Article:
King David is one of the truly great Biblical heroes. He unified the twelve tribes of Israel, conquered the once dominate Philistines, expanded the borders and established Jerusalem as the nation’s capital. He also had a deep abiding loyalty to God that he expressed in song and dance. One of my favorite stories is how he brought the forgotten ark of the covenant (the holy box which contained the Moses’ stone tablets) to Jerusalem. As they brought the ark up into the city, “David danced before the Lord with all his might; David was girded with only a loincloth.” (2 Samuel 5:14). His wife Michal was scandalized by his behavior, but he refused to stop.
David was the heroic leader, the model by which all future kings of Israel and Judah were judged. At the time of Jesus, one thousand years after David’s death, the people still yearned for a new “King David” to arise. Many hoped Jesus would be that new king. As he entered Jerusalem the people shouted, “Hosanna to the Son of David!” Matthew 21:9.
Yet David had real human frailties, especially as a father and husband. He seduced his neighbor’s wife Bathsheba and then had her husband killed (2 Samuel 11). David’s son Ammon rapes his half-sister Tamar, but David refuse to punish him. So Absalom, Tamar’s brother, avenges her death by killing Ammon. He fled to a neighboring kingdom but eventually returns, only to lead a rebellion against his father, a rebellion that nearly succeeded (2 Samuel 13-17). David’s household was a real mess.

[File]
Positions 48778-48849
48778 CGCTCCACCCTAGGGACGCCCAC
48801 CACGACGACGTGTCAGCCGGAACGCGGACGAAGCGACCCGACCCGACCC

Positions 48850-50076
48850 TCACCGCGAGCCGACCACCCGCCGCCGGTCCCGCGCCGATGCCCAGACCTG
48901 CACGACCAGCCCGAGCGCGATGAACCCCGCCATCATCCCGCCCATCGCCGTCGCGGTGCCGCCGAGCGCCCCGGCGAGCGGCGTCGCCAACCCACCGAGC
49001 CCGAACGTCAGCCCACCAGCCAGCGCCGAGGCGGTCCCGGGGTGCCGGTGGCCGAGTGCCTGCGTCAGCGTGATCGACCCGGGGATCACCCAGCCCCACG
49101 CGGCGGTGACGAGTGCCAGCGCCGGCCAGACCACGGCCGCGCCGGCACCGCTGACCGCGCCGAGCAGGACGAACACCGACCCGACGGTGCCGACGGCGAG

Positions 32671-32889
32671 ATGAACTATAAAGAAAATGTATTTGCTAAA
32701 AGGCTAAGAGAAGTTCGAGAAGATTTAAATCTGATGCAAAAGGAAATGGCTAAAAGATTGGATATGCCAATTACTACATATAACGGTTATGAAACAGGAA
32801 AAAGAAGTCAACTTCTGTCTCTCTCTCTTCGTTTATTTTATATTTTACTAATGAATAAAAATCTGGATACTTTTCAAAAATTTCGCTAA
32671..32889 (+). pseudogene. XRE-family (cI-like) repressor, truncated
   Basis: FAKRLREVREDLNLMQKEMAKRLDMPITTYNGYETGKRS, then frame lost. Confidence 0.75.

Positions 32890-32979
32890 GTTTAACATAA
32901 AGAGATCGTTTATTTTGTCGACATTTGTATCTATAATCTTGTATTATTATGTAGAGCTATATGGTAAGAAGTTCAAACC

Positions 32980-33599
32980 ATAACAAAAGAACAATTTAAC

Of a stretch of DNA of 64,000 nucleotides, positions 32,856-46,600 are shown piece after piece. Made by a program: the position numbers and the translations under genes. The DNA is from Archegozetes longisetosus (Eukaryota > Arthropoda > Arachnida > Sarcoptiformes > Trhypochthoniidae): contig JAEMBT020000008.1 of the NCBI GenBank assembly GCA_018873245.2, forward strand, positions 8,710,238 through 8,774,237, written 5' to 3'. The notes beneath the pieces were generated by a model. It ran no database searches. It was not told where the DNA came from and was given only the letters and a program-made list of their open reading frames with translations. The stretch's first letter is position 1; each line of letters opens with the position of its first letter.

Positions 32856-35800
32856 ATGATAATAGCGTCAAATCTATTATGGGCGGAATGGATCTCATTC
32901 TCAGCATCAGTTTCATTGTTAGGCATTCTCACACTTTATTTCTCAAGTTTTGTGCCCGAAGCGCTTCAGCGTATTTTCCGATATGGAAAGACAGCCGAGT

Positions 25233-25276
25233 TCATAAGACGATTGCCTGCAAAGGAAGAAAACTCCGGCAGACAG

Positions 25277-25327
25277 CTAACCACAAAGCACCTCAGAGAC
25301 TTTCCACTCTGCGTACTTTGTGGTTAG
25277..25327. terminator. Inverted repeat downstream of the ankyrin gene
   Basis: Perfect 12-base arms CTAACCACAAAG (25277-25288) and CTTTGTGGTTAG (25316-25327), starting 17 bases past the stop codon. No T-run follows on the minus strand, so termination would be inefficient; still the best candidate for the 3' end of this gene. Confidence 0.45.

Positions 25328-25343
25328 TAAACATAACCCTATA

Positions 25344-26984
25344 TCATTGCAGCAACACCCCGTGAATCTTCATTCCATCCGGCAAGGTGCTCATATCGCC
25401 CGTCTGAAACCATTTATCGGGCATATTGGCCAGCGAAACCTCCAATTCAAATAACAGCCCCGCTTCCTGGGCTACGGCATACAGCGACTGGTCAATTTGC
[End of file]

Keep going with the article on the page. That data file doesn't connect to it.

The contrast between David as King and David as husband/dad is so striking, yet true to life. God works through flawed individuals. When we read the stories of Abraham, Jacob, Moses, and David, we discover that they all stumbled in their relationship with God and others. Yet God’s grace was sufficient; God’s power was made manifest in spite of their weaknesses.
If God’s Spirit can work through such flawed, broken human beings like David, God can certainly work through flawed, broken people like you and me. Maybe we just need to dance a bit more?
Lord Jesus, forgive me my sins of doubt and mistrust. Use me for your purposes today.
One of my favorite memories of CAMP WAPO comes from this story. Late one night during our 2010 camp week, I sat on a bench in the middle of camp enjoying the relative quiet, the sounds of campers settling in, and the peace that I find there. Suddenly a cabin or two of middle school guys walked in front of me on their way to the dining hall. Soon after I could see lots of activity in the lower level of Martin’s Commons, and the lights flickering on and off for quite some time. Boys goofing around, I thought. When I asked one of the campers the next morning what their activity was the night before, he replied, “We were dancing.” Their devotion that night was on David – and these 13 and 14 year old boys danced with all their might. They found freedom to worship in a new way and I am certain they still remember that devo.